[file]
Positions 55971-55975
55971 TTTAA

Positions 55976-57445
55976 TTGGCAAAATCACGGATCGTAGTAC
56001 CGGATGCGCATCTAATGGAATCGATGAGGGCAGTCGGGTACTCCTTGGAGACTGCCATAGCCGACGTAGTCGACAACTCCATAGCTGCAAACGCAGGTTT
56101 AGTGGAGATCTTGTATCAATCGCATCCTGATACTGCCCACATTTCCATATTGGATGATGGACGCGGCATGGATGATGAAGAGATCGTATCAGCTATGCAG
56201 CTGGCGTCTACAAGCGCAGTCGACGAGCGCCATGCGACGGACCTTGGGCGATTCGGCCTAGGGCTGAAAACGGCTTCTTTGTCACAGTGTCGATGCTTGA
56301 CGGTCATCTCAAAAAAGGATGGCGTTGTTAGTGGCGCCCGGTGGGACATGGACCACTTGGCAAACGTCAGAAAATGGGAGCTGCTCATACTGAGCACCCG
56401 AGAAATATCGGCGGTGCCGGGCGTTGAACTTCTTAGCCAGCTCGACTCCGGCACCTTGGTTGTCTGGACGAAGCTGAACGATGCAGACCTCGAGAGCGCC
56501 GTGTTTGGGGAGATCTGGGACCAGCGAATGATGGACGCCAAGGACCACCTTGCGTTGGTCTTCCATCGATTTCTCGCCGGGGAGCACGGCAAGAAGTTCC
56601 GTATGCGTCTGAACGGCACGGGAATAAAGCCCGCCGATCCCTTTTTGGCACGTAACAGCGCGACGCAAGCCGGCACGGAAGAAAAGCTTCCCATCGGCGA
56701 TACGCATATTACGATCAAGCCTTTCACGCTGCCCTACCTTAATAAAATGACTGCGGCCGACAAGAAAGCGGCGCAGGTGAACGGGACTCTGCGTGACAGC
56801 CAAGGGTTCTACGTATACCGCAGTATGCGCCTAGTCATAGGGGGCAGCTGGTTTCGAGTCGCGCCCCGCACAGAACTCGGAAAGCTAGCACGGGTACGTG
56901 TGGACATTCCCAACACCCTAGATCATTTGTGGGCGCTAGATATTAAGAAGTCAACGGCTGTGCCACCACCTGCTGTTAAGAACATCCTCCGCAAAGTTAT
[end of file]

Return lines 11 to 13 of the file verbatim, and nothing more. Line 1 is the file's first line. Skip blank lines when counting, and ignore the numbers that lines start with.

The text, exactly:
56601 GTATGCGTCTGAACGGCACGGGAATAAAGCCCGCCGATCCCTTTTTGGCACGTAACAGCGCGACGCAAGCCGGCACGGAAGAAAAGCTTCCCATCGGCGA
56701 TACGCATATTACGATCAAGCCTTTCACGCTGCCCTACCTTAATAAAATGACTGCGGCCGACAAGAAAGCGGCGCAGGTGAACGGGACTCTGCGTGACAGC
56801 CAAGGGTTCTACGTATACCGCAGTATGCGCCTAGTCATAGGGGGCAGCTGGTTTCGAGTCGCGCCCCGCACAGAACTCGGAAAGCTAGCACGGGTACGTG